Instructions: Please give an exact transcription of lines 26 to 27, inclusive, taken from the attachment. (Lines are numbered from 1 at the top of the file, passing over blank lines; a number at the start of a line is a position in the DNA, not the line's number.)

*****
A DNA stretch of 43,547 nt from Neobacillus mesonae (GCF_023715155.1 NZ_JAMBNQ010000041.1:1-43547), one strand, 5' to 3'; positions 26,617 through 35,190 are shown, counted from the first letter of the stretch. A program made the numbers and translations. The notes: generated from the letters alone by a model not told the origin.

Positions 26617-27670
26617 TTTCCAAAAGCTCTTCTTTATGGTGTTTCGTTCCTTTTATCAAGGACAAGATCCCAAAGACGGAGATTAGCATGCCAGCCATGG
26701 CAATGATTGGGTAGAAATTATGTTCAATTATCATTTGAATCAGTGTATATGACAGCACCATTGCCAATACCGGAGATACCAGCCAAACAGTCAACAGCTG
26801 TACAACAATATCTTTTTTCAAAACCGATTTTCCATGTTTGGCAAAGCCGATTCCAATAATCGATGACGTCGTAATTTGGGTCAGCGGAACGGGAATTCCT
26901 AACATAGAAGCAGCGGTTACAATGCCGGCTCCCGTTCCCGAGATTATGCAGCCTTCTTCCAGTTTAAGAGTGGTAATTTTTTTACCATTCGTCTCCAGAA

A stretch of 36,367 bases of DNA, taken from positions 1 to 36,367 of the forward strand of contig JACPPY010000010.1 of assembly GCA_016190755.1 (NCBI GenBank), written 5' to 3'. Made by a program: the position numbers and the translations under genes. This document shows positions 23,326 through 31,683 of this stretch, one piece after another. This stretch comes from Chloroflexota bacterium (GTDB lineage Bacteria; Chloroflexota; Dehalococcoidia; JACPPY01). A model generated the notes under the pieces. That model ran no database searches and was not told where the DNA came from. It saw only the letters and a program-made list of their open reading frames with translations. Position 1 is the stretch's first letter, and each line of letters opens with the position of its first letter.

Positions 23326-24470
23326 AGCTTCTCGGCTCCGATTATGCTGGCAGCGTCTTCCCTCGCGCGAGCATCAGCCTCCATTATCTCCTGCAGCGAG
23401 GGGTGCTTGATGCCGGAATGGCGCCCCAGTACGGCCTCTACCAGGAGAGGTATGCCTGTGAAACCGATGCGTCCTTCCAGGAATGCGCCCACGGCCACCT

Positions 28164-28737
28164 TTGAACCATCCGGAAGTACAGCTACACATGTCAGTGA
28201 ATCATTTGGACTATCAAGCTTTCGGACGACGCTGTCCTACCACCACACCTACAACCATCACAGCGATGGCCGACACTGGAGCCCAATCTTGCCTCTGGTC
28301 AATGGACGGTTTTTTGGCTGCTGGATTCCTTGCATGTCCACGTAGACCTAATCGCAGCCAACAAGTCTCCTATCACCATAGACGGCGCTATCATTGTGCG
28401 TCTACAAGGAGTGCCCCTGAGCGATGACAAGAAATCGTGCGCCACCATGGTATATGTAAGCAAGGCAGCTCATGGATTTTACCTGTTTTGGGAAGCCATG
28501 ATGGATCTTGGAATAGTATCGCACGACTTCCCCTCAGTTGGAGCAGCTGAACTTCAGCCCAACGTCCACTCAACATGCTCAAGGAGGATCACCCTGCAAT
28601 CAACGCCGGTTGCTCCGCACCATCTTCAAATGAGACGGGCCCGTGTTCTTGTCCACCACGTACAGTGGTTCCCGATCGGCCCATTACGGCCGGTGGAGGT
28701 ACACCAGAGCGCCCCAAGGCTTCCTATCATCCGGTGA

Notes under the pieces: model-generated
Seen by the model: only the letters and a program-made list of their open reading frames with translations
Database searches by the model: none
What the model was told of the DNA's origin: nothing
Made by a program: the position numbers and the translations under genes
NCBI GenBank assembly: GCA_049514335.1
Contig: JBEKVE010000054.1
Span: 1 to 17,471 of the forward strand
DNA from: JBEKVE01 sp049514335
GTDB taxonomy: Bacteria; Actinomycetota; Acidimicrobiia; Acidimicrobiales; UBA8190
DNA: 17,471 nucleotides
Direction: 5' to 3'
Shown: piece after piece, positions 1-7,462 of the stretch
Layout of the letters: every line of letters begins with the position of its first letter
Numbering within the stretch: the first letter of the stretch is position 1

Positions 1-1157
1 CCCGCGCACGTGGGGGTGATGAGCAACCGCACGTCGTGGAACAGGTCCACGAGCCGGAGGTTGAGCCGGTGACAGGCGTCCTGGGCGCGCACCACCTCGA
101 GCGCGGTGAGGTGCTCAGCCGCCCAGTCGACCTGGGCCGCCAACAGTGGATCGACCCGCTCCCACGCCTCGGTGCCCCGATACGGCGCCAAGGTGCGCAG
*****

Span: 1 to 17,471 of the forward strand
DNA from: JBEKVE01 sp049514335